Here’s What Went Down at the EU Agrifish Council Meeting on Cultivated Meat
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Ministers from 13 nations are pushing back strongly against the EU’s cultivated meat policy and asking the bloc to rethink its novel foods regulatory process in the interest of safety.
Some countries are resisting the move, but the EU could now revisit its legislation. Here’s what happened at the meeting, and what could come next.
Over the last few months, there has been increased parliamentary activity in governments around the world, specifically focusing on banning the production and sale of cultivated meat. While there are multiple reasons cited, the most common ones found across the board pertain to the safeguarding of national culture, livestock farmers, and consumers’ health.
This week, things boiled over. A delegation led by Austria, France and Italy – the latter two of which have already proposed a ban or gone through with it – presented a note to the EU’s Agriculture and Fisheries (Agrifish) Council meeting calling for a radical overhaul to cultured meat regulation in the region. This was supported by the Czech Republic, Cyprus, Greece, Hungary, Luxembourg, Malta, Poland, Romania, Slovakia and Spain.
Critics, however, have highlighted false claims made by the representatives of these nations, labelling the entire exercise as unnecessary. While the note only serves to set out a position and does not trigger any formal follow-up process, some believe that the EU might be considering revisiting its novel foods regulations anyway.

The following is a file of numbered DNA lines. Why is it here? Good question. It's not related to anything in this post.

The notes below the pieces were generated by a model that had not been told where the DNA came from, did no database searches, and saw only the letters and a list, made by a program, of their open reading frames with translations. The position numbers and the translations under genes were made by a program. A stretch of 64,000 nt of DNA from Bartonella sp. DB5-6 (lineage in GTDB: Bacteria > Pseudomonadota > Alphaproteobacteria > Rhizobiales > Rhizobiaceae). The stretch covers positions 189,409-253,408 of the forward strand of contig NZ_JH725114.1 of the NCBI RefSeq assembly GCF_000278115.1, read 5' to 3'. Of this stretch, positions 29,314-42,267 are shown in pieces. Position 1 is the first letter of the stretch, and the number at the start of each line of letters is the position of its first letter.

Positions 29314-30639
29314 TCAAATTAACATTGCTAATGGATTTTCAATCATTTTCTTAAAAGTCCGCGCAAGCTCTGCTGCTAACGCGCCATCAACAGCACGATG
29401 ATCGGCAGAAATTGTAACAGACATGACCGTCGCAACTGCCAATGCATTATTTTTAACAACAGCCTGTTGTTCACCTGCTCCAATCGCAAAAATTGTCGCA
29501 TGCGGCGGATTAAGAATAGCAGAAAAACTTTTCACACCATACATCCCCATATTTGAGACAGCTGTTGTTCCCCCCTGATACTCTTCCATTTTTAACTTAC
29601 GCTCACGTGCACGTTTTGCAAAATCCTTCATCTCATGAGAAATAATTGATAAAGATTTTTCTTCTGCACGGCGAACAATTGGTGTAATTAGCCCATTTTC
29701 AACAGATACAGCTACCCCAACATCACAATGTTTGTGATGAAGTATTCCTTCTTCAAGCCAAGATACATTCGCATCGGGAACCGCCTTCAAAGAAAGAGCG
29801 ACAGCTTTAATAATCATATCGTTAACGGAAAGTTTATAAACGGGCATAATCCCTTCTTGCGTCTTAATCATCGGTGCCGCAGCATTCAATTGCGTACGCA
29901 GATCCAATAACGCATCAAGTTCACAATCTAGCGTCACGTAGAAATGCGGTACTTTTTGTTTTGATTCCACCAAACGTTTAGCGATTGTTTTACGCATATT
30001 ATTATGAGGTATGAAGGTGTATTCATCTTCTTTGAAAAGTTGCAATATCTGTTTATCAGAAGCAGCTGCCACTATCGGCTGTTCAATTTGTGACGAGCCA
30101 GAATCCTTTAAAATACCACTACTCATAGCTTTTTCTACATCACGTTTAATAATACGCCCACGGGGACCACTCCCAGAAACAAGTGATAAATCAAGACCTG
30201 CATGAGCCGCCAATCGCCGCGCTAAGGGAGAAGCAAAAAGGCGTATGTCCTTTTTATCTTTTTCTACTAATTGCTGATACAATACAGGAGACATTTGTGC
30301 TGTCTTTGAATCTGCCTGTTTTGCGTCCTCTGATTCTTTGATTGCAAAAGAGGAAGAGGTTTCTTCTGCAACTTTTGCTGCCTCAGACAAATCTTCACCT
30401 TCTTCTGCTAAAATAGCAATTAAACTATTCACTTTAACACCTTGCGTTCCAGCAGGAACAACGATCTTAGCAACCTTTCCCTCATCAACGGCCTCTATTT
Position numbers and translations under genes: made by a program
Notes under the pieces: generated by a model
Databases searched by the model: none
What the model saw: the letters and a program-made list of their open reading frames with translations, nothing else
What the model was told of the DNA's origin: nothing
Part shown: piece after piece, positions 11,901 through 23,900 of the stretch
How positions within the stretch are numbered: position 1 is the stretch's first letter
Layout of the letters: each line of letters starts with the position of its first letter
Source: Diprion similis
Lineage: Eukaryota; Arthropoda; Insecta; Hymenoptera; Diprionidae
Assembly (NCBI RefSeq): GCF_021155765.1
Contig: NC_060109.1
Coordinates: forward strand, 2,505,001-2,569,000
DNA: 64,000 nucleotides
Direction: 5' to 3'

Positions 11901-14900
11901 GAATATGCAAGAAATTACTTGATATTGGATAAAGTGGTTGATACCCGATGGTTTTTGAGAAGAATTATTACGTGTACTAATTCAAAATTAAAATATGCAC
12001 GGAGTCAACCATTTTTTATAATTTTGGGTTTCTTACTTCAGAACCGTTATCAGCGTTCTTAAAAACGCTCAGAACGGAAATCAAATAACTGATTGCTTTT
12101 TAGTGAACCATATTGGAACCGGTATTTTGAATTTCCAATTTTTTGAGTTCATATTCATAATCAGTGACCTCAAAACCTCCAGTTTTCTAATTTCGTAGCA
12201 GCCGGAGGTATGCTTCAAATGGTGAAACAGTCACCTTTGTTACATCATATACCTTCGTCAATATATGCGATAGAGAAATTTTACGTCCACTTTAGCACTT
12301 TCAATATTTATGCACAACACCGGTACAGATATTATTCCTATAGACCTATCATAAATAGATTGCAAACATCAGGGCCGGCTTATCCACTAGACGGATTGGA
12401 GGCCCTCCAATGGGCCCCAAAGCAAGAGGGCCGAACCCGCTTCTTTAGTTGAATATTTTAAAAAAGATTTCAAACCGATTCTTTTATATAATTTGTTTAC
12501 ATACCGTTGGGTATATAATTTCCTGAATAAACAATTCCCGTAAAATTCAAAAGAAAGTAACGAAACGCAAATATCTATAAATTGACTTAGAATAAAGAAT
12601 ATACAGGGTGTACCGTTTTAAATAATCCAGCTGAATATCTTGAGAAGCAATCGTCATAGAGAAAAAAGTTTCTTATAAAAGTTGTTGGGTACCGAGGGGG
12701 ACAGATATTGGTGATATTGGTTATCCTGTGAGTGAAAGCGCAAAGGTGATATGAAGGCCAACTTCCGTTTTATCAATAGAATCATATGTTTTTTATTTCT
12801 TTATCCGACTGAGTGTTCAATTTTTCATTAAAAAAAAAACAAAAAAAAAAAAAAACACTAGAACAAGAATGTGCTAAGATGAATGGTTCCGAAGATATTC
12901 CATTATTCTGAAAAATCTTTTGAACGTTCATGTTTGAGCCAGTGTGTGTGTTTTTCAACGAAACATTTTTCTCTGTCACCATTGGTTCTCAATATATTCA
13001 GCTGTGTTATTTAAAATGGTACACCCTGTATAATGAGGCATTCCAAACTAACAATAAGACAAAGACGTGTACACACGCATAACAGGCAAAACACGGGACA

What did the note say, and how was it misleading?
The note states that cultivated meat raises many questions, including ethical, economic, social and legal concerns, as well as sustainability, public health, and transparency. It calls for a public consultation process and a “comprehensive impact assessment” to assess the development of these foods, as well as drawing guidelines based on the regulatory framework for new pharmaceutical products (including pre-clinical and clinical studies). It also touches upon labelling, urging the EU to prohibit these products from using meat-related terms.
“A transparent, science-based and comprehensive approach is necessary to assess the development of artificial cell-based meat production, which in our view does not constitute a sustainable alternative to primary farm-based production,” the ministers write in the note. They add: “We urge the Commission and all member states to take pre-emptive action against the monopolisation of food production and towards the diversification of primary farm-based food production guaranteed by European farmers.”